By Cara Lombardo and Georgia Wells 

Microsoft Corp. has paused negotiations to buy the U.S. operations of the video-sharing app TikTok after President Trump said late Friday he opposes the deal, according to people familiar with the matter.

The president's statements spurred TikTok to make additional concessions, including agreeing to add as many as 10,000 jobs in the U.S. over the next three years, but it isn't clear if those will alter Mr. Trump's stance, one of the people said. The founder of TikTok parent Bytedance Ltd., Zhang Yiming, also agreed to sell his stake as part of any deal, the person said.

Mr. Zhang was going to retain a minority stake under the deal being discussed before Mr. Trump's remarks, the person said.

The software giant was in advanced talks with Bytedance, gaining momentum toward a deal they believed met the White House goal for the popular app to get bought by a U.S. company, the people said. Those plans were interrupted when Mr. Trump told reporters on Air Force One that he preferred to ban the app and wouldn't support a sale.

Before Mr. Trump's remarks, the two sides believed the broad strokes of a deal could be in place by Monday, the people said.

The companies were caught off guard by the president's comments, said one person familiar with the matter. Another person said the White House has been involved in the discussions for weeks and made it clear from the outset that the desired outcome was for TikTok to be "American owned."

In a statement Saturday, a White House spokesperson said, "The administration has very serious national security concerns over TikTok. We continue to evaluate future policy."

The deal talks aren't believed to be dead, and some executives involved hope that Mr. Trump will change his mind and allow the deal to proceed, now that the transaction is structured the way he had requested, one person said.

The two companies are trying to get clarity on where the White House stands and whether it is planning a separate action that would make it difficult for TikTok to operate in the U.S., the people said.

Mr. Trump said that he preferred to ban the app entirely.

"As far as TikTok is concerned we're banning them from the United States, " he said. "Well, I have that authority."

The mixed signals reflect divisions within the White House about the appropriate course of action, according to people familiar with the matter. Treasury Secretary Steven Mnuchin and Secretary of State Mike Pompeo are believed to favor a sale of TikTok to Microsoft, the people said.

White House counsel Pat Cipollone and Matthew Pottinger, the president's deputy national security adviser, have been involved in trying to broker the deal, White House officials said.

Among the fears is a public backlash if the administration forces the wildly popular app, known for its dancing and lip-sync videos, from the phones of millions of teenagers.

At a Friday morning meeting, Treasury officials told the Committee on Foreign Investment in the U.S. that a Microsoft deal was imminent, said people familiar with the matter.

Others in the White House, most notably trade adviser Peter Navarro, have urged Mr. Trump to take a harder line against TikTok, the people said.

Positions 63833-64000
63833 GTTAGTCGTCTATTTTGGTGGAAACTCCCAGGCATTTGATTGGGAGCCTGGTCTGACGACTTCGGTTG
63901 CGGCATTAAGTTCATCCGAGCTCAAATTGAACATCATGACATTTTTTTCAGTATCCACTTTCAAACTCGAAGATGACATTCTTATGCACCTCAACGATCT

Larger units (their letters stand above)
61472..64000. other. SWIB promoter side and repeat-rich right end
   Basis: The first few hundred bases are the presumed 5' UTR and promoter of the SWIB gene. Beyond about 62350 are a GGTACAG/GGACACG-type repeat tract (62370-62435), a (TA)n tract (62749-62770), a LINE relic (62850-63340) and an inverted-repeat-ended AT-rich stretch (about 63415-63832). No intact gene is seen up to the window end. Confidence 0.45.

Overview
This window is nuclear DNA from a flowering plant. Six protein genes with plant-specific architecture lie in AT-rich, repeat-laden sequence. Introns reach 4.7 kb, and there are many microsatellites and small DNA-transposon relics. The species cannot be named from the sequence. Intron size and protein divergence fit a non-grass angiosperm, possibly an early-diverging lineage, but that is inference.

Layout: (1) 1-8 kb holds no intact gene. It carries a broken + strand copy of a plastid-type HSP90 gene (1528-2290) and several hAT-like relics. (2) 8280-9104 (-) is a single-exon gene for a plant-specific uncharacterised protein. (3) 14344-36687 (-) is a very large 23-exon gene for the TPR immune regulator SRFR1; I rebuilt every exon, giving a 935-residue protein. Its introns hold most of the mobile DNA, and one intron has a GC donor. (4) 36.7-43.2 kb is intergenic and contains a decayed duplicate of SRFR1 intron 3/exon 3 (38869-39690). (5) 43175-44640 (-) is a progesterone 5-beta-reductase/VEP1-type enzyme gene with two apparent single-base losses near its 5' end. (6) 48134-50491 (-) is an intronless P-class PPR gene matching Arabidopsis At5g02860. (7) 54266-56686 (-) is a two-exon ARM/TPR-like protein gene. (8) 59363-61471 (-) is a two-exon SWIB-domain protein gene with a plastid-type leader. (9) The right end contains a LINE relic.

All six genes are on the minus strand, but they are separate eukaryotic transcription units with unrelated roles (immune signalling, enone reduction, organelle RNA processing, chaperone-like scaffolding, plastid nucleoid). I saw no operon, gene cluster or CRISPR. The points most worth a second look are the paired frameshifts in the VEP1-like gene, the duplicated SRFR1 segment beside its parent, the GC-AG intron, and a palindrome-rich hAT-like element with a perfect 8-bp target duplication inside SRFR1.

Mr. Navarro didn't respond to requests for comment. He has previously said he doesn't believe allowing TikTok to be sold to an American company solves the national-security issues at play.

U.S. officials have expressed concerns that TikTok could pass on the data it collects from Americans to China's authoritarian government. TikTok has said it would never do so. Officials also worry that the app could be used to spread Chinese propaganda and that t he platform's moderators are censoring content to appease Beijing. The company has said it is increasingly adapting its content policies to be tailored to local markets where it operates, including the U.S., and that Beijing doesn't dictate policies for those.

The high-stakes haggling threatens to scuttle an ambitious play from Microsoft to take on Facebook Inc. in social media. The software giant initially plans to let TikTok operate independently, one person said, much as it has done with LinkedIn since acquiring that company for more than $26 billion in 2016.

TikTok says it has 100 million users in the U.S. It isn't yet profitable, as it has spent heavily to acquire users in recent years, but internally the company projects it will have $1 billion in revenue this year and $6 billion next year, said a person familiar with the matter.

The company currently has about 1,500 employees in the U.S.

A sale to Microsoft, likely for billions of dollars, would be a win for both TikTok and Bytedance, where executives for months have feared that the Trump administration will take action that forces the app out of the U.S.

Mr. Zhang has been closely involved in the talks, said people familiar with the matter. TikTok CEO Kevin Mayer, who joined the company in June from Walt Disney Co., hasn't been as central to the negotiations, the people said.

"I want to say thank you to the millions of Americans who use TikTok every day," TikTok's U.S. general manager said in a video the company posted to the platform on Saturday. "We're not planning on going anywhere."

--Kate O'Keeffe, Michael C. Bender, and Kate Davidson contributed to this article.

Write to Cara Lombardo at cara.lombardo@wsj.com and Georgia Wells at Georgia.Wells@wsj.com

 

(END) Dow Jones Newswires

August 01, 2020 18:25 ET (22:25 GMT)

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